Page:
Bible, Book of Mormon, Scriptures, Scripture review
In this monograph Nicholas Frederick tackles the directional literary relationship between canonical Mormon scripture and the King James Bible with a methodology more secure and transparent than has been applied in the past. He advances substantively the study of Latter-day Saint sacred texts by trying to get an analytical handle on what attentive readers detect easily, namely, that the rhetorical space created and occupied by Joseph Smith’s canonized writings, produced in English, is inseparable from the English of the King James Bible in ways that complicate the question of historicity and translation. For Frederick, detecting and decoding allusion in LDS scripture allows the reader to investigate creative operations performed on the source text. He looks under the hood in sharper focus at the literary engines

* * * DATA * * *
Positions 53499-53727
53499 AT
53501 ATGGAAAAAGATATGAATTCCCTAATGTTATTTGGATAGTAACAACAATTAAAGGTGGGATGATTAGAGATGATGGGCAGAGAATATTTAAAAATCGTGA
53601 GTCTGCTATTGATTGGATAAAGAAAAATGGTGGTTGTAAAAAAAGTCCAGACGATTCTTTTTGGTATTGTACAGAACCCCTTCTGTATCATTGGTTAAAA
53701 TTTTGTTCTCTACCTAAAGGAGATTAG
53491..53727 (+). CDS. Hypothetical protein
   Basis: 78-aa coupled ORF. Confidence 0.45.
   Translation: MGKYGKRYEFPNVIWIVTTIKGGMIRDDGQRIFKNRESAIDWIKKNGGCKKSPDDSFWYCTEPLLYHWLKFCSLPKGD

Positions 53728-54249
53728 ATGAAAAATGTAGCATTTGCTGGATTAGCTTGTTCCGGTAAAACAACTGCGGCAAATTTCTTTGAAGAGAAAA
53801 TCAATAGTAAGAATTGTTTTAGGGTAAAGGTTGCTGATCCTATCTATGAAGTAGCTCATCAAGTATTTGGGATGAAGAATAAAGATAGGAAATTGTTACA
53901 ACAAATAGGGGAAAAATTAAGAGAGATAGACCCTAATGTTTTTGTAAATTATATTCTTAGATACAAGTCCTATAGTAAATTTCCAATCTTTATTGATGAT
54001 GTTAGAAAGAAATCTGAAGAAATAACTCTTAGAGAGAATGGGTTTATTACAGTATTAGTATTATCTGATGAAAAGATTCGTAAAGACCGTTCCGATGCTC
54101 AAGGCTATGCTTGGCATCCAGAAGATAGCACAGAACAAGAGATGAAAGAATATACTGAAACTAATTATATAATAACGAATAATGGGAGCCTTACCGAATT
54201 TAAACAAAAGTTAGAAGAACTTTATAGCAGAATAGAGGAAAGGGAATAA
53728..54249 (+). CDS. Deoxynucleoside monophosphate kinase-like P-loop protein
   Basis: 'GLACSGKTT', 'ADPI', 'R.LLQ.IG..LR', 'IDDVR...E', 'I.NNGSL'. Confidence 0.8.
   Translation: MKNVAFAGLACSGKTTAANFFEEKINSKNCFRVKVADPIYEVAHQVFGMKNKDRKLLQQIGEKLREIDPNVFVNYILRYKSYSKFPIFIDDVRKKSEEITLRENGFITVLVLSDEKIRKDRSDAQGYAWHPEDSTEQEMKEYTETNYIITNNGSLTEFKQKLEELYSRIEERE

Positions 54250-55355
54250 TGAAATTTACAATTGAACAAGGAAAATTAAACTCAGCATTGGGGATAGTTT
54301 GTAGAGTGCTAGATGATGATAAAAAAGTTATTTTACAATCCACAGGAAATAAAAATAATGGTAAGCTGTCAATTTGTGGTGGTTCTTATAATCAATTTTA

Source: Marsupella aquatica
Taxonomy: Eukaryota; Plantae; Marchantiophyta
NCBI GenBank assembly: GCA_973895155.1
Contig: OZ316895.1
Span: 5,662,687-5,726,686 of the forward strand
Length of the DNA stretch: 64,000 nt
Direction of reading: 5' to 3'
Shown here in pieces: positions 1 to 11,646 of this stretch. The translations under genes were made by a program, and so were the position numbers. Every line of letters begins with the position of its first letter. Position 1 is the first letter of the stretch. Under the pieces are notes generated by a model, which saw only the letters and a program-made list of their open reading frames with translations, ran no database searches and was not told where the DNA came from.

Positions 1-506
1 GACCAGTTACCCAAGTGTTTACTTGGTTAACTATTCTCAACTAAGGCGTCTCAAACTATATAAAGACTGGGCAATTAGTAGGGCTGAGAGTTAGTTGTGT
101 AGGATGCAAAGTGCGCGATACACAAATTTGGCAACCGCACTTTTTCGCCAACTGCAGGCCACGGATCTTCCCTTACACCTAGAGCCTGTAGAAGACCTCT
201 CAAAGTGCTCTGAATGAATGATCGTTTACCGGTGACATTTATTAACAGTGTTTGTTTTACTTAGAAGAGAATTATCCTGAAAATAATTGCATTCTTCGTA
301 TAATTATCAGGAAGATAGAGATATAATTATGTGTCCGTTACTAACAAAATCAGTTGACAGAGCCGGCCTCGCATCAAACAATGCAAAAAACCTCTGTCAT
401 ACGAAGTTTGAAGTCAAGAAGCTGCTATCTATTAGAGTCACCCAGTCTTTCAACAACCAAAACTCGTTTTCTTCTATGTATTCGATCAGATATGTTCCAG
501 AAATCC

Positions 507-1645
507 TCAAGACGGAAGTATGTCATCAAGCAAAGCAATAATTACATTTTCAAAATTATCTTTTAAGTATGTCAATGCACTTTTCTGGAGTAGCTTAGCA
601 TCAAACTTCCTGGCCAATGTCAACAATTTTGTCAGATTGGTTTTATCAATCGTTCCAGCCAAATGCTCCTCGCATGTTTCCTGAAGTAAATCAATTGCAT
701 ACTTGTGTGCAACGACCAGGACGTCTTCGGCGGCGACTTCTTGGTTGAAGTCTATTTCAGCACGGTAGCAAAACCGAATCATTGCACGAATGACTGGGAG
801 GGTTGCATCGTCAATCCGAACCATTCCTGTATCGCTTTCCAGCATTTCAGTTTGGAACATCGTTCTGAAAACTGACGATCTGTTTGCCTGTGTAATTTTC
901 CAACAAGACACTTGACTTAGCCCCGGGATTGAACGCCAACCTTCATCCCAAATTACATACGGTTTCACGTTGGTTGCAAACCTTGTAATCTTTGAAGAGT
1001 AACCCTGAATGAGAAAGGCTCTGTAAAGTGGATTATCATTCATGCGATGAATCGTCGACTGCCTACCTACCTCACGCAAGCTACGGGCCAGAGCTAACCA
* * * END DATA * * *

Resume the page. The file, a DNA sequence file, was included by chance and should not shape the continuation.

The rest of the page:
that drove the new production of old scripture in the LDS tradition, concluding that in general these allusions spoke primarily to the nineteenth- century audiences with whom this literature needed to resonate to be recognizable as scripture.
BYU ScholarsArchive Citation
"Review of The Bible, Mormon Scripture, and the Rhetoric of Allusivity, by Nicholas J. Frederick,"
Mormon Studies Review: Vol. 5
, Article 16.
Available at: https://scholarsarchive.byu.edu/msr2/vol5/iss1/16